Windows 11 is coming, but what tangible reasons do you have to upgrade to it compared to Windows 10? In this article we answer that question by running you through all the major new features coming to Windows 11 and what they mean for you.
1. Stay Up to Date (for Free If You’re on Windows 10!)
The first and most obvious incentive for users to upgrade to Windows 11 is to stay up to date, especially in today’s era of ransomware attacks. Windows 11 will be the first to get all the major security updates and fixes that could impact users of previous versions of Windows. Even if you have absolutely no interest in the new features, staying secure and up to date should matter to you.
2. Android App Compatibility
Windows 11 will offer support for Android apps through Amazon Appstore and will even integrate them into the taskbar when in use – like a native Windows app. Sideloading your own APKs should be possible according to a Windows developer, though Windows 11 hasn’t made this feature possible yet in the preview. (The Insider Preview available at the time of writing doesn’t yet have any Android support.)
3. DirectStorage Support
Everyone knows a Solid-State Drive (SSD) makes your PC faster, but most modern games aren’t made to utilize all that extra speed. But with the PS5 and Xbox Series consoles being built on top of NVMe SSDs as a baseline, games are being made with that level of storage speed in mind, greatly increasing the possibilities. DirectStorage brings that technology to Windows but is only going to be available on Windows 11.
4. Snap Layouts for Improved Windows Snap
Snap has been a core feature of Windows since Windows 7 but hasn’t gone through very many changes until now. Pre-set and customizable Snap layouts have been added to the Snap feature in Windows 11, allowing any number of unique window layouts to be easily accessible at a given time.
5. Snap Groups (for Remembering Snap Layouts)
In addition to the new preset and customizable Snap layouts, Snap Groups have been added. Snap Groups are used to save specific layouts of specific applications. For instance, if you need to edit video and have your video editor on one half of the screen and media player on the other, a Snap Group would remember that for you.
If you’re savvy with Windows, though, you may actually recognize some of these new Snap features from FancyZones/PowerToys. We don’t consider this equal to actually having the feature included in the OS, but if you want a taste of this Windows 11 feature now, check out our PowerToys article!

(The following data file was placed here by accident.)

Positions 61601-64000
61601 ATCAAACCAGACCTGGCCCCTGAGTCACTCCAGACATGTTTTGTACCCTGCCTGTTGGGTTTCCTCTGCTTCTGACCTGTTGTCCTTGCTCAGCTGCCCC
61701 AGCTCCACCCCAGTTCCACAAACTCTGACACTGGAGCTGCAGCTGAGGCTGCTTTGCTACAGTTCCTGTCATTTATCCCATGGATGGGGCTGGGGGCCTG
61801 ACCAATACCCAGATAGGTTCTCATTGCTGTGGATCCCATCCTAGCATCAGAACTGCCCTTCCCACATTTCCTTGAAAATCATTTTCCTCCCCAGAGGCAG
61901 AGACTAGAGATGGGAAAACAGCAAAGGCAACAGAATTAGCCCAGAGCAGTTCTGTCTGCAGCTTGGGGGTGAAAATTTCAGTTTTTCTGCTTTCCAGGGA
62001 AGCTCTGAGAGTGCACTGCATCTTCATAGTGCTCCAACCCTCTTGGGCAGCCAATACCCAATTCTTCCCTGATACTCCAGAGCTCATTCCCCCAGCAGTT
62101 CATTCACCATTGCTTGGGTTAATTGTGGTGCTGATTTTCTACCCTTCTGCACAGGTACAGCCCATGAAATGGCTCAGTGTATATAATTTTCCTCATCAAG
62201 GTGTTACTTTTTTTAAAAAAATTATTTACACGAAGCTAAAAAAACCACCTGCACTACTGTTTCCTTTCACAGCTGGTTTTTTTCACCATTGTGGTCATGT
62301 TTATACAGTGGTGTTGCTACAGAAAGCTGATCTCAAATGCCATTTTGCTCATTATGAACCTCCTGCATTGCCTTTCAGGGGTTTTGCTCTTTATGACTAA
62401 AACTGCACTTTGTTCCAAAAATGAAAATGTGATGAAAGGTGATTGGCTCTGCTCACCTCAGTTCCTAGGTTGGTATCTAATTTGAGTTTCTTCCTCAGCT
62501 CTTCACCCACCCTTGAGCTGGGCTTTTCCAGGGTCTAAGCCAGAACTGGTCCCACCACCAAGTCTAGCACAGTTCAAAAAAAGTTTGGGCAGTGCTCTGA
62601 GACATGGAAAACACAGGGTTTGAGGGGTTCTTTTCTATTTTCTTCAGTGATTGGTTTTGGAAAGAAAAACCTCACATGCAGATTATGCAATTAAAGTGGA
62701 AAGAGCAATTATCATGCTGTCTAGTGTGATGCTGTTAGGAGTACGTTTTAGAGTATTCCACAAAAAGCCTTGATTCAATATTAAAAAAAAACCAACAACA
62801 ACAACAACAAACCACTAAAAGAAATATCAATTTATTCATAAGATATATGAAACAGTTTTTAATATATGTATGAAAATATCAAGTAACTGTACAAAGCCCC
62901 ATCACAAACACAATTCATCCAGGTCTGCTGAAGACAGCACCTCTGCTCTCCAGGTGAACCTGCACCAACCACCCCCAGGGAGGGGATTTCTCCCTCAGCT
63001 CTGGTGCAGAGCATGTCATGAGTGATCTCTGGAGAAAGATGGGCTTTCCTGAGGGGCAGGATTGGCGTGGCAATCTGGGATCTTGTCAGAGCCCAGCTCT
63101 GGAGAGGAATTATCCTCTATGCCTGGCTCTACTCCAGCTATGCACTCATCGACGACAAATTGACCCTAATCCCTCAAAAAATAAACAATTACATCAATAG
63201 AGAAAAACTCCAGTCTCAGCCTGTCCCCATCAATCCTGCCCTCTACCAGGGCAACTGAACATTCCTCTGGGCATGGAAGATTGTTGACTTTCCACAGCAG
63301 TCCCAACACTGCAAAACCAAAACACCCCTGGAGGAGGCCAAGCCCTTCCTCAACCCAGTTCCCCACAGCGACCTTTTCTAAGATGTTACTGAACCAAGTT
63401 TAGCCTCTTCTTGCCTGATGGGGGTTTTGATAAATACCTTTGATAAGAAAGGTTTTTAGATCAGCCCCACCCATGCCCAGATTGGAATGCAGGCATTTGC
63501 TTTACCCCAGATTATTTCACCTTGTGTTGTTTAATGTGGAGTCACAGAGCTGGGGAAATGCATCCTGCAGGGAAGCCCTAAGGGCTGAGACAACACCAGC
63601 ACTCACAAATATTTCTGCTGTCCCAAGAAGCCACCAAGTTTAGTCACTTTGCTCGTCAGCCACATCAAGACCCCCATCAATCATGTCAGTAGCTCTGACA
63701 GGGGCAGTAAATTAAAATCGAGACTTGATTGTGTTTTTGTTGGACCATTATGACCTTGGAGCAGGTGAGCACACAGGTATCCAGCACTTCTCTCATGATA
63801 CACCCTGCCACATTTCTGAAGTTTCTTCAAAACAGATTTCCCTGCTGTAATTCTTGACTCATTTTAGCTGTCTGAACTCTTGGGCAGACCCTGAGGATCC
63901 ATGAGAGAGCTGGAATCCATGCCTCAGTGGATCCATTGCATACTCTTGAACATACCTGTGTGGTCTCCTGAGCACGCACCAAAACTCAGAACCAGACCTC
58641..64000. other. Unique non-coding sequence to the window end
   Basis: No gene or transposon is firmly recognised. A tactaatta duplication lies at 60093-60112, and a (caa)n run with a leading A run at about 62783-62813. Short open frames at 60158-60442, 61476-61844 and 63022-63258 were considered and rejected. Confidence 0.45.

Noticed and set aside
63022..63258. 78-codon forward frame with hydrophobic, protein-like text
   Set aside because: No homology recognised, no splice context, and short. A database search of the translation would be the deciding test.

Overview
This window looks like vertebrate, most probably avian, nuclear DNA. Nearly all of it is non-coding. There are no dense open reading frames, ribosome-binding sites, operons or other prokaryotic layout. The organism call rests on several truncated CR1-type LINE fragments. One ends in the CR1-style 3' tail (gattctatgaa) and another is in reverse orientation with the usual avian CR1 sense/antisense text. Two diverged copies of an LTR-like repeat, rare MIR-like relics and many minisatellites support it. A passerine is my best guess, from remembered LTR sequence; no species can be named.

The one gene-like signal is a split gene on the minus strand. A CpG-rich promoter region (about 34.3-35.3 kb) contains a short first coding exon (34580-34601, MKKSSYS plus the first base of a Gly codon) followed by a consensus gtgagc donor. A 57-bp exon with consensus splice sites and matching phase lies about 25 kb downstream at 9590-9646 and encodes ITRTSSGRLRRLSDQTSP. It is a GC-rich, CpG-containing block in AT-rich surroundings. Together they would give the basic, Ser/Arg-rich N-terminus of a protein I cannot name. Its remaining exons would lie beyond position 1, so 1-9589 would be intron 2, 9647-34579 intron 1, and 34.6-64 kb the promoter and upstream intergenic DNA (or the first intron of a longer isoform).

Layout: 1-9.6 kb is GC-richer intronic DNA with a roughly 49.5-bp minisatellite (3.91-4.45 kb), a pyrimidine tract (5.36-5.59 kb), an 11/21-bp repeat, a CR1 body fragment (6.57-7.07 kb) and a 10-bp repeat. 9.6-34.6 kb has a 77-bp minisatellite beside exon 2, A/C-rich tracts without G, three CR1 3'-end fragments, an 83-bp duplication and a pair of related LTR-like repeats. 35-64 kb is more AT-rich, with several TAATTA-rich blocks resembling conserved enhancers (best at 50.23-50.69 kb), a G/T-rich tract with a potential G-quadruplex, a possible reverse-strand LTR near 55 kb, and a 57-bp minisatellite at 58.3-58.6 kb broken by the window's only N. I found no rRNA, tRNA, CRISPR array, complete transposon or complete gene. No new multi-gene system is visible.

6. Microsoft Teams Integration
The realities of 2020 have made good video-conferencing software more important than ever. Microsoft Teams has done well in this regard, so it’s integrated directly into Windows 11. It’s quite the turnaround from Teams going down at the beginning of work-from-home, huh?
7. Auto HDR to Automatically Add HDR to Newer Games
HDR can add quite a lot to a game, but unfortunately, it isn’t natively supported by all games. This makes sense since HDR is somewhat complex, but with Windows 11, Microsoft has taken Xbox’s Auto HDR technology and applied it to all DirectX 11 (or newer) games running on the operating system.
At least for people with HDR TVs and HDR monitors, this will make quite a few games look better than ever with no extra work needed from the developers.
8. Improved Multiple Desktop Support
Previously, multiple desktops in Windows all had to share the same background, barring the use of third-party programs. Windows 11 will have desktops with individual backgrounds built into the operating system, allowing for that extra level of customization
9. DirectX 12 Ultimate Support
DirectX 12 Ultimate is where all of the next-generation gaming features are going to be on Windows, especially for games using features like real-time ray-tracing and mesh shading. If you want the highest graphics settings and in-game framerate, having DirectX 12 Ultimate will be a necessity for Windows gamers moving forward.
10. Last But Not Least: The New Interface
The new interface will have a taskbar with centered icons, a heavy focus on glass-like transparency we haven’t seen since Windows Vista, and it looks genuinely promising, especially if you’re used to centered taskbars from other operating systems.
It’s okay if that doesn’t interest you, as we’re sure developers will step up and create classic-styled taskbars for Windows 11, just like they’ve done for every version of Windows since Vista. That’s why we put this feature last – ultimately, a pretty new UI is just that: a pretty new UI.
What are you most looking forward to in Windows 11? Comment below and let us know.
Image Credit: Kārlis Dambrāns
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